Maximize Your T-10 Performance For Different Conditions
The North Sails T-10 team is excited to release a brand new Tuning Guide for 2021. The T-10 can be a simple boat to sail, however it can be rather difficult to sail the boat to its full potential and have that extra edge over your competitors. Our new Tuning Guide focuses on the importance of setting your T-10 up for the different sailing conditions such as flat water vs. chop.
When tuning your T-10, it is important to know how your mast bends and reacts to rig tune changes. It is also important to know exactly what to look for when tuning in different conditions or as the conditions change throughout the sailing day. Our new Tuning Guide will walk you through the whole process of tuning, from getting your mast inline with your keel for optimized tack to tack performance, to knowing how to power up/de-power the rig as conditions change. The hardest part of rig tune on any boat is knowing what changes need to be made and when to make them.
The new Tuning Guide is based on visual tuning. The concept of looking at your leeward shroud tension while sailing upwind, as well as sighting up the mast to visually see if the mast is bending side to side, if the top of the mast is falling off to leeward, or if the mast is straight in a side-to-side plane. Visual Tuning also involves looking at your headstay tension, or headstay sag.
The T-10 being a deck step mast, your upper and lower shroud tension becomes critical in controlling your headstay sag. In some conditions such as flat water, you will want to sail with a tighter headstay. That will allow you to trim the headsail in more, which will allow you to point higher. This can be achieved by sailing with a tighter rig tension. In other conditions, such as medium air and chop, you will want to sail with more headstay sag to make the Jib deeper and more powerful. This can be achieved by sailing with a loser rig tension.
T-10 Class experts Nick Turney and Perry Lewis will share critical updates to the Tuning Guide and explain in more detail the concept of Visual Tuning on the water. Nick and Perry will also discuss the differences between a one-jib program and a two-jib program, the advantages and disadvantages for either. Sail designer Mike Marshall will present the difference between 3Di, 2D string sails, and paneled sails. Sail expert Allan Terhune will moderate the webinar.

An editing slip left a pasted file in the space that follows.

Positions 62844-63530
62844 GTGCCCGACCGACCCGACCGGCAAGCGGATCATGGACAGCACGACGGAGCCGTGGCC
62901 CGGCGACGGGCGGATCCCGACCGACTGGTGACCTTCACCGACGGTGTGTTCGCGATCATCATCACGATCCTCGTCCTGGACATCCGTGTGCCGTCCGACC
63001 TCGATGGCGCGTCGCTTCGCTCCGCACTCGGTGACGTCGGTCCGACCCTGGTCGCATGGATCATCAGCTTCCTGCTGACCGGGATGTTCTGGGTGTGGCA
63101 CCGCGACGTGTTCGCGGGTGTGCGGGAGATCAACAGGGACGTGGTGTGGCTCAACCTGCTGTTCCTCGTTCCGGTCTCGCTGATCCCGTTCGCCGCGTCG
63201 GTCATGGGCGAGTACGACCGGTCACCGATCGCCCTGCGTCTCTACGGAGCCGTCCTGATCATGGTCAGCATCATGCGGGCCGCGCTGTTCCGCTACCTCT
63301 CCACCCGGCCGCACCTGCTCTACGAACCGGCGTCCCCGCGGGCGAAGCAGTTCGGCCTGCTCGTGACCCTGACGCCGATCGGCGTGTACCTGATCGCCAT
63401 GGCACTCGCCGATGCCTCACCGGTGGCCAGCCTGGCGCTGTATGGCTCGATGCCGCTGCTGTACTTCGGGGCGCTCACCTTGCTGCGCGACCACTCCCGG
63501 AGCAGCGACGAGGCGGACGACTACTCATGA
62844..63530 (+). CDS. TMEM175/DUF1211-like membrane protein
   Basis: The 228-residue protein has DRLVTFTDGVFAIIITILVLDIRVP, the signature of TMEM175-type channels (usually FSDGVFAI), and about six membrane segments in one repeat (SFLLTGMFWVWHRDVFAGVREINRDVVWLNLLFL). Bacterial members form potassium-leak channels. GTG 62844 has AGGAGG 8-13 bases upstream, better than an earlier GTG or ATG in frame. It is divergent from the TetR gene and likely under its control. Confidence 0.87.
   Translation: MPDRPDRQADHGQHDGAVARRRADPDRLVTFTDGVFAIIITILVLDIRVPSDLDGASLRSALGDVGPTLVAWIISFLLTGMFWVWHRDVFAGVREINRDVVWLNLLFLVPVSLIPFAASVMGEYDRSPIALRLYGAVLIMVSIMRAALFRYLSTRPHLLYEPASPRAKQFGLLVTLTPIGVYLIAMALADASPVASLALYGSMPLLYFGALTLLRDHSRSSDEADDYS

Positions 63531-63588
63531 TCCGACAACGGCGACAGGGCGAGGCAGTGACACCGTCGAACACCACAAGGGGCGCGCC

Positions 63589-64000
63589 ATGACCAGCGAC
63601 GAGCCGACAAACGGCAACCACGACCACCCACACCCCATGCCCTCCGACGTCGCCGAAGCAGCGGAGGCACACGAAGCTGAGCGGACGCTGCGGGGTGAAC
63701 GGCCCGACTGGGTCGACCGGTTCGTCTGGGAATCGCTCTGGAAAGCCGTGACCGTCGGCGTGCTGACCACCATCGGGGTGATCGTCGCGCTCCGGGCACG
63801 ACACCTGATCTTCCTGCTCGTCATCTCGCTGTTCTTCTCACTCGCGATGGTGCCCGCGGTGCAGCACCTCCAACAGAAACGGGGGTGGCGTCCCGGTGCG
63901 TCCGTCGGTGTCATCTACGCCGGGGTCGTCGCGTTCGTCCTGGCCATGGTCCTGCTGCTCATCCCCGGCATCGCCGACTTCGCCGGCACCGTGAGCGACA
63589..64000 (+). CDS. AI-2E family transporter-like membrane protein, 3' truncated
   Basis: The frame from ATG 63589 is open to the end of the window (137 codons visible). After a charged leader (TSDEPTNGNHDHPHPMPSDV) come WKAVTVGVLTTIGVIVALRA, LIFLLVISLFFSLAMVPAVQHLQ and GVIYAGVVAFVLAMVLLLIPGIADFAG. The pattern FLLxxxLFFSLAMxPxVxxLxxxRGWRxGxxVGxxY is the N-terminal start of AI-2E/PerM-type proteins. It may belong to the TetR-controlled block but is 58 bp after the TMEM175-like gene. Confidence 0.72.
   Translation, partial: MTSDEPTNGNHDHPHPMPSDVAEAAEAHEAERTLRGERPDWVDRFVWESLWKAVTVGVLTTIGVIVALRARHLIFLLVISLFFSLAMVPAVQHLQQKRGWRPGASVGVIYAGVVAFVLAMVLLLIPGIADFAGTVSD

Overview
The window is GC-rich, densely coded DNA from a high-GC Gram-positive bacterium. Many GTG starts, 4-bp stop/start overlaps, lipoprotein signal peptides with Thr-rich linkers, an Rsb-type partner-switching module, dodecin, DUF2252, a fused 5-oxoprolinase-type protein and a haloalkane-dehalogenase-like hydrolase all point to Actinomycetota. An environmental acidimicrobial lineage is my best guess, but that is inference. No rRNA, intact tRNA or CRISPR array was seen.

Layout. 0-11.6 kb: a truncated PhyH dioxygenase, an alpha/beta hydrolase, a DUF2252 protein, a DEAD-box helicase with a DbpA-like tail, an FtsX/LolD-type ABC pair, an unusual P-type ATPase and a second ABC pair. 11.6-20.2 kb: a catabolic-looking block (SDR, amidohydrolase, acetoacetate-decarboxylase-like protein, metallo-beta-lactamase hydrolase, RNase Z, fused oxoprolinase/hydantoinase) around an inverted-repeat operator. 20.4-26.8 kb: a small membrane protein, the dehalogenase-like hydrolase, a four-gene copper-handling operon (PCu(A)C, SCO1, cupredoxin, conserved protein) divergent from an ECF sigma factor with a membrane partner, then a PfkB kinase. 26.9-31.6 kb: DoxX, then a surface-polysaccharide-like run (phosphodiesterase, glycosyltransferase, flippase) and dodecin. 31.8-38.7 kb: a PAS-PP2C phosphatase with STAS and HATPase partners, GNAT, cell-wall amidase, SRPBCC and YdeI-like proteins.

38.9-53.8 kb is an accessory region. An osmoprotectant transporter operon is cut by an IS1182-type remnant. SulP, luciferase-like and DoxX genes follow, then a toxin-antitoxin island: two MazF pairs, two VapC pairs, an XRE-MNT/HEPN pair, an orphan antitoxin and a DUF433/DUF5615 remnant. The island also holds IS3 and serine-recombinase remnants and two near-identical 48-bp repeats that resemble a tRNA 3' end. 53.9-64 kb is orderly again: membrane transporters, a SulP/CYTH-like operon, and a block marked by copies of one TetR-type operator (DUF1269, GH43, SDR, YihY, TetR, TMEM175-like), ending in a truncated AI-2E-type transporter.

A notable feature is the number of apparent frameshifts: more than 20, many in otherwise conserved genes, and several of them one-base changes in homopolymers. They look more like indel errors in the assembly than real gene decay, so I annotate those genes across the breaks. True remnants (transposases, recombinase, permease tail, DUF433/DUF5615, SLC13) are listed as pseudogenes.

Modern sailcloth begins life as industrial fiber and film. Some of these products are well known to sailors by a specific supplier’s brand name. A better understanding of the characteristics of these fibers can be helpful in choosing the right sails for your boat.
Remember when your spinnaker was new—how crisp and clean the material felt and the way it crinkled going into the bag? The whites were white and the colors were bright, and it even smelled like the brand new nylon that it was.
North Sails offers three material options to help you find the right sails for your needs. Every North cruising sails is custom-designed for your boat and sailing style. By matching the right materials to your sailing goals, you'll be even happier with your new North sails. That could mean easier furling and flacking, smoother tacking and jibing, headache-free sail handling and storage or optimum performance and longevity.
Cruising sailcloth comes in three styles: woven Polyester dacron, cruising laminates, and 3D composite material. Each provides a different balance of durability and performance. Dacron fabrics are the toughest and most structurally stable. Cruising laminates offer lighter weight and increased shape holding. 3D composites are a new generation of cruising materials with exceptional shape holding and structural integrity beyond many laminates.